If you follow my twitter updates, you know that I purchased, and recently returned, the must have gadget that every geek from here to Cupertino has in his (or her) Crumpler bag. There was an audible gasp when I walked in to the Apple store to give back my beloved iphone. I admit I did love that gadget almost as much as I love my wife, but the phone service left something to be desired. After dropping calls from my editor, my wife and my mother-in-law (the last one may have been user error) within a two-hour period, I decided I had had enough and made the decision to take my baby back to whence she came. I don’t shill for any particular mobile phone provider, but after my experience with AT&T, I switched to Verizon and haven’t looked back. While service isn’t perfect (it is a cell phone after all), I haven’t dropped a call yet. I do miss the fun apps that do everything from tell me what constellations are on the horizon to locating every Starbucks within a five mile radius of where I’m standing, which is highly important when on a writing deadline, but probably not as important as actually being able to talk to my editor when he calls.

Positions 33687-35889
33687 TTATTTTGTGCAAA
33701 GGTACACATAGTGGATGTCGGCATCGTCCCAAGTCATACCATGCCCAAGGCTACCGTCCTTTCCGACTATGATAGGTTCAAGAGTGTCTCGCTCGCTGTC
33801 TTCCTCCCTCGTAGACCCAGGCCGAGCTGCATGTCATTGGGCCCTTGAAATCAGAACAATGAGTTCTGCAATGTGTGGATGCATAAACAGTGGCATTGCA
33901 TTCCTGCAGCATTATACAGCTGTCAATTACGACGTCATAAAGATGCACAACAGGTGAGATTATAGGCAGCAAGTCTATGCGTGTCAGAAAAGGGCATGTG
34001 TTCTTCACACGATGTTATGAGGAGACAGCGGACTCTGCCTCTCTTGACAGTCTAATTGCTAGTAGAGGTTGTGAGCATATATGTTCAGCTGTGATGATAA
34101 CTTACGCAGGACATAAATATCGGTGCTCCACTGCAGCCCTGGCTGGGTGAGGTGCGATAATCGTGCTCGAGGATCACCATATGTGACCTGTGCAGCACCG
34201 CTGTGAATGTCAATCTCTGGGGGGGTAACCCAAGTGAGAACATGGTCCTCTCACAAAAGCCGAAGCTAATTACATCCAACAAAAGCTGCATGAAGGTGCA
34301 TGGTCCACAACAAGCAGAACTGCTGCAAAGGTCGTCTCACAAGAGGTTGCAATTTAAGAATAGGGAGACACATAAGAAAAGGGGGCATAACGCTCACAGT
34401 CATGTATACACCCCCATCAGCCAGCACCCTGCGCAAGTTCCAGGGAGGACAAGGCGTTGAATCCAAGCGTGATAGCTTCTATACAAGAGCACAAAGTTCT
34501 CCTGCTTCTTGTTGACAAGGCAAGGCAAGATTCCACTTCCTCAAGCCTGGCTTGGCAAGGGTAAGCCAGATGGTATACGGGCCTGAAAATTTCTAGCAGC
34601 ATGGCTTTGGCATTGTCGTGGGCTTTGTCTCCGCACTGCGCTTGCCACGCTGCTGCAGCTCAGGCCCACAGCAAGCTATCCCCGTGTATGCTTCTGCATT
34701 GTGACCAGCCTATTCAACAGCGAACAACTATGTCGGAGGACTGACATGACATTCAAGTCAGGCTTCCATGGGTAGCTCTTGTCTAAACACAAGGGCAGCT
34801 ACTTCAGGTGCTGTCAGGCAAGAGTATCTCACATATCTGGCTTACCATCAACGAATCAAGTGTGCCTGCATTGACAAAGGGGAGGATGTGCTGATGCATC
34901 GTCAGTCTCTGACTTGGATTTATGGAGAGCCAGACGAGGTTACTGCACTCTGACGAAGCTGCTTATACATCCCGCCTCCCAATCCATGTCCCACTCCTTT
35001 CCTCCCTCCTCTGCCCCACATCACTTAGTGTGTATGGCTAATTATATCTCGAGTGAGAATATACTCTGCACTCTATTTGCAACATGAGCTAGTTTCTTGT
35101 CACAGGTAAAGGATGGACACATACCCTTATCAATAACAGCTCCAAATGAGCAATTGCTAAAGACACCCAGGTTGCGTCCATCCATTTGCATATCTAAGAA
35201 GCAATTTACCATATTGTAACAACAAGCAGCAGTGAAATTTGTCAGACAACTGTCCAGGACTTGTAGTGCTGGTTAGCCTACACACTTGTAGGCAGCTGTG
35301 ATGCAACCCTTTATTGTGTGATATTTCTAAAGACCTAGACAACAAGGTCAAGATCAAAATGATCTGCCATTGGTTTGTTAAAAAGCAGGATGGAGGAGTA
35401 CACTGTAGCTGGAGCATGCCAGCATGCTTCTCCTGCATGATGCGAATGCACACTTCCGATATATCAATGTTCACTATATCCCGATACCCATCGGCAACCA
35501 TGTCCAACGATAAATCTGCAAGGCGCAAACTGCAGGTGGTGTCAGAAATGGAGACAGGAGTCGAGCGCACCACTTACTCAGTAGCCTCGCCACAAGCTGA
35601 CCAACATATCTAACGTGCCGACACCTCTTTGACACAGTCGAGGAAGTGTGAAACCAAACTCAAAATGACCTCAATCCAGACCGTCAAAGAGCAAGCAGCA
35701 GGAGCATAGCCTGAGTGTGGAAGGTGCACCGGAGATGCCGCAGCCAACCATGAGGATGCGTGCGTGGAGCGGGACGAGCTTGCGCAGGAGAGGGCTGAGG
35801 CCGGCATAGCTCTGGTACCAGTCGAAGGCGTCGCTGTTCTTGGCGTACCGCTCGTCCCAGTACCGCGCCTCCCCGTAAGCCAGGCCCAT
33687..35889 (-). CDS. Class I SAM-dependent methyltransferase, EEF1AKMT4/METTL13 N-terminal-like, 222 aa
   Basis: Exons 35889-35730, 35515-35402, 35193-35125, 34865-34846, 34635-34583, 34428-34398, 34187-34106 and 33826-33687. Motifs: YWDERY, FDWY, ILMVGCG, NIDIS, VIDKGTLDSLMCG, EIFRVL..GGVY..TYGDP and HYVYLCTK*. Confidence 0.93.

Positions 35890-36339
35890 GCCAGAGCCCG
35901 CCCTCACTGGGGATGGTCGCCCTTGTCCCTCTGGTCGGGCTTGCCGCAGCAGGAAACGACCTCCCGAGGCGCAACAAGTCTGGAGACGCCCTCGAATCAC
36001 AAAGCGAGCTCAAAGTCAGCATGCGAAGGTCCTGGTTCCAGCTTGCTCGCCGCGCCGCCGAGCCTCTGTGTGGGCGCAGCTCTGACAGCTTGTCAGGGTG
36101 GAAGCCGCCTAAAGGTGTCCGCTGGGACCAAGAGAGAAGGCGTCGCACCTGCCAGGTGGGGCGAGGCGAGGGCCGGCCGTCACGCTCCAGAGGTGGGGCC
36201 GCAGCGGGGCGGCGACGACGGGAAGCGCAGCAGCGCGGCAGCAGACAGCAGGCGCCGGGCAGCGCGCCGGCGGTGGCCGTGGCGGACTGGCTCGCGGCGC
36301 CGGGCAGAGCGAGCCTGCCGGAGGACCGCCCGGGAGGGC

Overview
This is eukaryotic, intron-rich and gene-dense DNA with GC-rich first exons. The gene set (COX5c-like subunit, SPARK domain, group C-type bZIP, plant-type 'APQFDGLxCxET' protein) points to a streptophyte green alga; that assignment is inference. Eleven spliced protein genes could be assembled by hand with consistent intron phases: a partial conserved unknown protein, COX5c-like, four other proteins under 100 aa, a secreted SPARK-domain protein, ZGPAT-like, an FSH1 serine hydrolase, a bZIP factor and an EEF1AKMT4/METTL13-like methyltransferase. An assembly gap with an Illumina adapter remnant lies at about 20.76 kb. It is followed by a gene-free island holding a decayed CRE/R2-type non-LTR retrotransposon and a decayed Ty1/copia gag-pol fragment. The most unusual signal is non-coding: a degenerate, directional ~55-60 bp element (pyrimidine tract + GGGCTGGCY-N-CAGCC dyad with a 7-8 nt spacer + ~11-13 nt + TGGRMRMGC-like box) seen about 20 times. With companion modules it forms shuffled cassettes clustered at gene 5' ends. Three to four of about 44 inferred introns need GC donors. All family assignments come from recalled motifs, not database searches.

The point is, while Apple is a great company and makes an excellent, highly desirable product, they didn’t pick the best partner when choosing a service provider. I know a lot of folks out there are willing to forgo good phone service for a killer app, but I am not one of them and I am willing to be there are hundreds of thousand of curmudgeons out there just like me. While this probably won’t hurt Apple’s bottom line enough to make a difference, making a similar gaff could cause irreparable damage to your small business. The lesson is simple, when choosing a company with whom to partner, choose wisely. Their reputation will rub off on you. And speaking of reputation, no one has a better one than Cutter & Buck—from watches to wine openers—you’ll never go wrong when choosing to put your logo on one of their quality promotional products.
Well, I’ve got to go learn how to use my new blackberry. Until next time, heed the words of innovator Steve Jobs and,” Be a yardstick of quality. Some people aren’t used to an environment where excellence is expected.” Well said Mr. Jobs, well said.